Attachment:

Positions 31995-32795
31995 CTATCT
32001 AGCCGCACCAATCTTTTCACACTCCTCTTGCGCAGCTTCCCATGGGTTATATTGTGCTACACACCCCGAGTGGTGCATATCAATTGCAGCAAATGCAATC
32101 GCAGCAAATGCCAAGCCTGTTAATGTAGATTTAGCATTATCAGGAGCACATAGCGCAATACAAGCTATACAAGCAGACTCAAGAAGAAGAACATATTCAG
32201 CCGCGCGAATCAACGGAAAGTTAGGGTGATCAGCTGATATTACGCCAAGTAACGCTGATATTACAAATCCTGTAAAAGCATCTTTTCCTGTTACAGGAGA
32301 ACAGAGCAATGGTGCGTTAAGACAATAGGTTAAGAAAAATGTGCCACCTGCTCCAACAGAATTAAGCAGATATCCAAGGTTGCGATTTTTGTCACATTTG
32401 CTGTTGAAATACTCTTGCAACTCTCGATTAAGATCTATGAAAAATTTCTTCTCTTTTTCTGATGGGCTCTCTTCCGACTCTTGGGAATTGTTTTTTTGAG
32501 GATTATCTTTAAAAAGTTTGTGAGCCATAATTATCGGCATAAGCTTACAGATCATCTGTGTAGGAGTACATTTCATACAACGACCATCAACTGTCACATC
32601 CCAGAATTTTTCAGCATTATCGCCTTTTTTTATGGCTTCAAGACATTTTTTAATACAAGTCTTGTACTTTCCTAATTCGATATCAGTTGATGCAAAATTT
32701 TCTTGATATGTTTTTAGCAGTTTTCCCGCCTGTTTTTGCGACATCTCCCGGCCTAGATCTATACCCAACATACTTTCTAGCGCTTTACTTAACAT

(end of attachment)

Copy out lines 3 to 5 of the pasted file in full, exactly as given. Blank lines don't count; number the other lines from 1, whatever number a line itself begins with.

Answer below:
32001 AGCCGCACCAATCTTTTCACACTCCTCTTGCGCAGCTTCCCATGGGTTATATTGTGCTACACACCCCGAGTGGTGCATATCAATTGCAGCAAATGCAATC
32101 GCAGCAAATGCCAAGCCTGTTAATGTAGATTTAGCATTATCAGGAGCACATAGCGCAATACAAGCTATACAAGCAGACTCAAGAAGAAGAACATATTCAG
32201 CCGCGCGAATCAACGGAAAGTTAGGGTGATCAGCTGATATTACGCCAAGTAACGCTGATATTACAAATCCTGTAAAAGCATCTTTTCCTGTTACAGGAGA